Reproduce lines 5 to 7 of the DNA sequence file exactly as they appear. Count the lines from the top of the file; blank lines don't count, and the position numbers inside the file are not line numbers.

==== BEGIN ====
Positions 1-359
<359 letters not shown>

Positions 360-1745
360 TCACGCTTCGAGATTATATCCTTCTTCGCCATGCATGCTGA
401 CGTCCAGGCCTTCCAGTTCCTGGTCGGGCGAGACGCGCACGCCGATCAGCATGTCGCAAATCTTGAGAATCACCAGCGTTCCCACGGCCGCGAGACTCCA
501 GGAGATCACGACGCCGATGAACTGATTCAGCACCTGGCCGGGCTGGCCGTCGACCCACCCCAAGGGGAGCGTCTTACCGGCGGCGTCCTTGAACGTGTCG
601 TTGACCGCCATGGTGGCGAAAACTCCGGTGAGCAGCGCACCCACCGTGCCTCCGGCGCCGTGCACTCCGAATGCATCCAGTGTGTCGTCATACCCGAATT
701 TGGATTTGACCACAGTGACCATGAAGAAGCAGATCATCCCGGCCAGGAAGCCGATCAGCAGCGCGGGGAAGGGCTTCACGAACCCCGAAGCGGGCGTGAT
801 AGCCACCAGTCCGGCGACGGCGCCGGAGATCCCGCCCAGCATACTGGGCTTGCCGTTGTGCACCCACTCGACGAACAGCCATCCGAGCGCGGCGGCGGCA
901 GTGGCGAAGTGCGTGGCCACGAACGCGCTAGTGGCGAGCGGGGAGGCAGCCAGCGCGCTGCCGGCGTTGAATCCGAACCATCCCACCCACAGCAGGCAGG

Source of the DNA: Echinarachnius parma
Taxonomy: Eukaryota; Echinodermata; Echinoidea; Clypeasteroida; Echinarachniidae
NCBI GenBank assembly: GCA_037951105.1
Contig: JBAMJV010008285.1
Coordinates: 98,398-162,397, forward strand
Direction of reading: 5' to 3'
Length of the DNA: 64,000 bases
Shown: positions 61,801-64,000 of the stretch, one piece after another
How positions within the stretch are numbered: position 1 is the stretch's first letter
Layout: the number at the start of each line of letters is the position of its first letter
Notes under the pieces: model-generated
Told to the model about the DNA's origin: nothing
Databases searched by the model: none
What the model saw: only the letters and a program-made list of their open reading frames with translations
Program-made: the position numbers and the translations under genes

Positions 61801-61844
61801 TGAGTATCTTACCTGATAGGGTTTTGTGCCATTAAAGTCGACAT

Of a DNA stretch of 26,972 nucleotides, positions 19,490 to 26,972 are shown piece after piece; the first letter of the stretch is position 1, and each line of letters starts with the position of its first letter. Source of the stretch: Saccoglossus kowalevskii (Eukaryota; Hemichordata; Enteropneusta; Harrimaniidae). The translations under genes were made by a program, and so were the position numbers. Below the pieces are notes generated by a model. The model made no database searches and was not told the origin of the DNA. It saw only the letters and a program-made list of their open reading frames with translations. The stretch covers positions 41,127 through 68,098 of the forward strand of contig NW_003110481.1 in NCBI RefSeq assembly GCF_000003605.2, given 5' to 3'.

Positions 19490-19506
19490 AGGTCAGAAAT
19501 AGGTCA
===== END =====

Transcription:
401 CGTCCAGGCCTTCCAGTTCCTGGTCGGGCGAGACGCGCACGCCGATCAGCATGTCGCAAATCTTGAGAATCACCAGCGTTCCCACGGCCGCGAGACTCCA
501 GGAGATCACGACGCCGATGAACTGATTCAGCACCTGGCCGGGCTGGCCGTCGACCCACCCCAAGGGGAGCGTCTTACCGGCGGCGTCCTTGAACGTGTCG
601 TTGACCGCCATGGTGGCGAAAACTCCGGTGAGCAGCGCACCCACCGTGCCTCCGGCGCCGTGCACTCCGAATGCATCCAGTGTGTCGTCATACCCGAATT